keyboard_arrow_uptop

The Orioles have had little trouble stockpiling top pitching prospects in recent years. Turning them into big leaguers, however, has been another matter entirely. Brandon Erbe and Pedro Beato in 2007. Chorye Spoone and Radhames Liz in 2008. Chris Tillman, Brian Matusz, Jake Arrieta, and Erbe in 2009. Matusz, Arrieta, and Zach Britton in 2010.

That’s eight four- or five-star pitching prospects, only one of which (Britton) pitched effectively in the majors for Baltimore last season. The rest have been plagued by injuries, regression, or both—a run of bad luck or poor player development that takes TINSTAAPP to a new level.

Fortunately, the new regime led by Dan Duquette has already shown a commitment to remedying the problem. The Orioles are reportedly adding former pitching coach Rick Peterson and former athletic trainer Chris Correnti—who worked with Duquette while he was general manager of the Red Sox in the 1990s—to the organization. Both Peterson and Correnti are widely known for their study of biomechanics, and have the experience and knowledge to keep the team’s top young pitchers on track.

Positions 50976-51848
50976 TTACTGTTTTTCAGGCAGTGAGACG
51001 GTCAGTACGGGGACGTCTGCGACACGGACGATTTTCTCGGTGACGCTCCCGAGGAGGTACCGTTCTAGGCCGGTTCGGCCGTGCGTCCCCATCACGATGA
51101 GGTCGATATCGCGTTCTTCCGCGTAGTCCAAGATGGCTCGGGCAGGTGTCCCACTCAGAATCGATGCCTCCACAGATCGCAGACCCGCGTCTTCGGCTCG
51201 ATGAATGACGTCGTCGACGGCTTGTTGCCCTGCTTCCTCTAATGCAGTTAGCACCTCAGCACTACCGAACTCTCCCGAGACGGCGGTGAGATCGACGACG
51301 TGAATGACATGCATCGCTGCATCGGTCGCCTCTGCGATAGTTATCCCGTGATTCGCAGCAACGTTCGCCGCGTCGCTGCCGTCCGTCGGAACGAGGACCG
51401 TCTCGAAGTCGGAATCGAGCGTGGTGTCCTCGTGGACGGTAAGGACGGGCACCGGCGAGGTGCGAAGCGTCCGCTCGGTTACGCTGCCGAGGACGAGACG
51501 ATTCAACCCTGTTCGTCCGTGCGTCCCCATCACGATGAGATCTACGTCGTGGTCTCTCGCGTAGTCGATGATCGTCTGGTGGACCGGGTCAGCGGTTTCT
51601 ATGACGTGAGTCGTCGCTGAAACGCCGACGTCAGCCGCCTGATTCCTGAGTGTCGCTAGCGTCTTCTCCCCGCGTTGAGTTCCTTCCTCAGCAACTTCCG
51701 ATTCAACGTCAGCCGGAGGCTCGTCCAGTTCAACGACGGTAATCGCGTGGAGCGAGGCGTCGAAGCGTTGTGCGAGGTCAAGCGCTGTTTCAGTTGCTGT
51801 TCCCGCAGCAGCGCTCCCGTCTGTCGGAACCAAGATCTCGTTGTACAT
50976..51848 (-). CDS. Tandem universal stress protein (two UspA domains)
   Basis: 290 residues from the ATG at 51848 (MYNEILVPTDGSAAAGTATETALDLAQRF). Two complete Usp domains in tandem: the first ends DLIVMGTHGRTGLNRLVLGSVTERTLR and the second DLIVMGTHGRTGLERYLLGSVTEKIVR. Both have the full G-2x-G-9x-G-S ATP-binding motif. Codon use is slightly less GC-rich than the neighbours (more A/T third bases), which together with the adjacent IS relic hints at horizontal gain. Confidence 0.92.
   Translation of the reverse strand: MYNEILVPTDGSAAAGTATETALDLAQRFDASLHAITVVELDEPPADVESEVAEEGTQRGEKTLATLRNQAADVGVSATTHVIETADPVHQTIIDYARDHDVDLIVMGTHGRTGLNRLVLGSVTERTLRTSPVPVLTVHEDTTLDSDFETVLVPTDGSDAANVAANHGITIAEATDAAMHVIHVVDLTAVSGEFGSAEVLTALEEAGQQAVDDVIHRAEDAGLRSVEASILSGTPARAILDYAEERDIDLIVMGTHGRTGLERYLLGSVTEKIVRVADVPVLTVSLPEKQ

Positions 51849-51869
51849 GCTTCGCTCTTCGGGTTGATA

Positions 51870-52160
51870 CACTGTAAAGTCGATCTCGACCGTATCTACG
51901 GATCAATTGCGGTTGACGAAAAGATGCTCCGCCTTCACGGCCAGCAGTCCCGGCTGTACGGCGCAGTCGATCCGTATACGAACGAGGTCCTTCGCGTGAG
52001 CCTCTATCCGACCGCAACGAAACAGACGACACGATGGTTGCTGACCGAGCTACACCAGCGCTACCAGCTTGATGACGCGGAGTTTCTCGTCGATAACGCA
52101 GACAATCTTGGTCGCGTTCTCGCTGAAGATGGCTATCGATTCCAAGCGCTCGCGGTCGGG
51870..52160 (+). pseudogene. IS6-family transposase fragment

Developing blue-chip prospects into impact big-leaguers is the Orioles’ only route to contention, so fans should be thrilled to see Duquette both acknowledge and attempt to solve the problem. With Peterson and Correnti aboard, there is a much greater chance that 2011 first-rounder Dylan Bundy will ultimately front the team’s rotation, and that others will follow suit.

 For a team that hasn’t made the playoffs since 1997, the duo represents a possible light at the end of a seemingly eternal tunnel. If they prove successful in revamping Baltimore’s development process, Peterson and Correnti will be more valuable to the Orioles than any players Duquette adds in his first year on the job.